Audacy Founder & Chief Engineer James Spicer explains the Line-of-Sight problem in satellite communications, which makes it impossible to achieve real-time access using any ground based solution.
About James Spicer
James Spicer started at Stanford University in 2011, where his research included work with the Plasma Physics, Bio-Inspired Flight, and GPS laboratories. He performed research into precise aerial positioning, navigation, and timing (PNT) using terrestrial and space-based networks, and worked on a UAV capable of navigating using GPS or alternative terrestrial systems including ADS-B.
Spicer co-founded Audacy after graduating Stanford in 2015 with Bachelor and Master of Science degrees in Aeronautics and Astronautics, as well as a Notation in Science Communication. At Audacy he currently serves as Chief Engineer, leading the technical team designing the company’s revolutionary space data relay architecture.
What is Line-of-Sight?
Today the majority of new satellites are deployed into fast moving Low Earth Orbits (LEO). where they circle the Earth about every 90 minutes. In order to communicate with a ground station, the satellite requires an unobstructed view - or Line of Sight - with the ground station. That window is as short as 10 minutes, and it can be many hours before the satellites orbital track realigns with the ground location for another pass.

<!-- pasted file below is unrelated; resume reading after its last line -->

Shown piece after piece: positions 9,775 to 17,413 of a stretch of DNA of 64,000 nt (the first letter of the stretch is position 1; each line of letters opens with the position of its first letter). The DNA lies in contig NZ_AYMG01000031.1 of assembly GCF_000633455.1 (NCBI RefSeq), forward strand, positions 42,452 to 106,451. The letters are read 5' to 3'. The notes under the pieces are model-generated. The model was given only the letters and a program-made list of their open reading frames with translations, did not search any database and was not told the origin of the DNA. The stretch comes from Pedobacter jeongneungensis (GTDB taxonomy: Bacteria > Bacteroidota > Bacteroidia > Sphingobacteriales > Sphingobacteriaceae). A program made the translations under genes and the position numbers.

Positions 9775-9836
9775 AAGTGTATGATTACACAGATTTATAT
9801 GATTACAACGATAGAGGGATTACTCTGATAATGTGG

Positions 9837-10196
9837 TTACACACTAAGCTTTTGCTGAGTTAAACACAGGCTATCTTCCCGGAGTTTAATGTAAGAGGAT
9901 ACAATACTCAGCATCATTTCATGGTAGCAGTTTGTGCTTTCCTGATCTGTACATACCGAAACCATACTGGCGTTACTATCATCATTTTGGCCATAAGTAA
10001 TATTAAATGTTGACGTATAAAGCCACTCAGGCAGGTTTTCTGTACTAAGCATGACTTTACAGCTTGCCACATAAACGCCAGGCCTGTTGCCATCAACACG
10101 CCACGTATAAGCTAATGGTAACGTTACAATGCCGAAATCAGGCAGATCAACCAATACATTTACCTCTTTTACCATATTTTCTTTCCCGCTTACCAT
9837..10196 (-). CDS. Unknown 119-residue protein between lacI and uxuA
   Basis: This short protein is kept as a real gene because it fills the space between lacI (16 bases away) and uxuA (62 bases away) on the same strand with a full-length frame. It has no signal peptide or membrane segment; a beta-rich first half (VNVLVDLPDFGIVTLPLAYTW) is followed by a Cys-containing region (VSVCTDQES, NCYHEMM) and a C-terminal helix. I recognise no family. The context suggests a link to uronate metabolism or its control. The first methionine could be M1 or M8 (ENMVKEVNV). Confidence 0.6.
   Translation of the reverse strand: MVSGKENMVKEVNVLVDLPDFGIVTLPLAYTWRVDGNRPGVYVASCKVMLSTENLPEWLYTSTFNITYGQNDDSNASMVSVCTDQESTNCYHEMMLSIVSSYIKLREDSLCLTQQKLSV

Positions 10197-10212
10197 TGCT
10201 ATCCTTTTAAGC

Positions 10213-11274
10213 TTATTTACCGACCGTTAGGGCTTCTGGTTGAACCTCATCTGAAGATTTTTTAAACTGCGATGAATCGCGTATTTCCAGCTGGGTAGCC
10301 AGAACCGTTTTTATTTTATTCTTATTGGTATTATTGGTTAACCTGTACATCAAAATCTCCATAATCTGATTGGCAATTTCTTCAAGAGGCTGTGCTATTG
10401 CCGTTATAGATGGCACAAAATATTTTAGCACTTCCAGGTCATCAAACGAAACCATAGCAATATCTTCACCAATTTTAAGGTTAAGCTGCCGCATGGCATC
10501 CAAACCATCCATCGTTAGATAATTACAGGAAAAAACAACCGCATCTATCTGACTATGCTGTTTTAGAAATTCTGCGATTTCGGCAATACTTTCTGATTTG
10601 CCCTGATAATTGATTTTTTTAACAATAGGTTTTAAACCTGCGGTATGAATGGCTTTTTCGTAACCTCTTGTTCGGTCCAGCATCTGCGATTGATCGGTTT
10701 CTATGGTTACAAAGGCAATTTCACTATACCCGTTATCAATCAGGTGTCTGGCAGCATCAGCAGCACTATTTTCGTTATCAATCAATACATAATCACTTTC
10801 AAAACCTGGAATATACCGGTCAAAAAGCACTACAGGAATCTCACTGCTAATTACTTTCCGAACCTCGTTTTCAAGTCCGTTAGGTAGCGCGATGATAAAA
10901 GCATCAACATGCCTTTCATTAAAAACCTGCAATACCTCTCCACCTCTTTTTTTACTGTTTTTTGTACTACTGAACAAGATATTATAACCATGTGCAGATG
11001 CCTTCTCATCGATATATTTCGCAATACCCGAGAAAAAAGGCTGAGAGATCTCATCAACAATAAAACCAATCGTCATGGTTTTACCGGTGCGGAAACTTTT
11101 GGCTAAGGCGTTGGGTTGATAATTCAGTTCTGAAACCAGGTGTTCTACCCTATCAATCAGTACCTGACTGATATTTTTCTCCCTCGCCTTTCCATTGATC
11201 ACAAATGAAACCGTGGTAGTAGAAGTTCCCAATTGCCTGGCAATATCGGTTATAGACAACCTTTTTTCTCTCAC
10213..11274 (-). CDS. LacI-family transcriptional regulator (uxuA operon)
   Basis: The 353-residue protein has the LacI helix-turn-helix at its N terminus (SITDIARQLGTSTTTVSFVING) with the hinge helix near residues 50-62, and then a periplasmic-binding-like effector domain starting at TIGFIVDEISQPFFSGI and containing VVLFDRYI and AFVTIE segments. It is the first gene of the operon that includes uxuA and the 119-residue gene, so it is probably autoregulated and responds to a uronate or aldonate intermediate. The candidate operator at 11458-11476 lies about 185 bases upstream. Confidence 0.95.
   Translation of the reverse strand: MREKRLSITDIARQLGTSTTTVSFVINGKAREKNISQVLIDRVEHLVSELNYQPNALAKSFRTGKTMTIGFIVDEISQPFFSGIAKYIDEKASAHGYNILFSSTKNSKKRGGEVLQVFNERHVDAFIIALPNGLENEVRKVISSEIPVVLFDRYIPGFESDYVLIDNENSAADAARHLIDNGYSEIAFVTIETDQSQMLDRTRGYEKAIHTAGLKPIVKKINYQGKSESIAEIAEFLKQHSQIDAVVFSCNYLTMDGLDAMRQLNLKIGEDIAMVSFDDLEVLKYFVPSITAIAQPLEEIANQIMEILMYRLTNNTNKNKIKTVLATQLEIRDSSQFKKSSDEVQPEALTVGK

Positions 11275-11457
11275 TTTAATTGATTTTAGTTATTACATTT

Adding more ground stations is expensive, has many regulatory challenges, and cannot fully resolve the problem, as two thirds of the Earth are covered in water. A space-based relay network is the only possible solution to achieve continuous line-of-sight between the satellite, and from the relay to the ground; enabling true 24/7 real-time communications.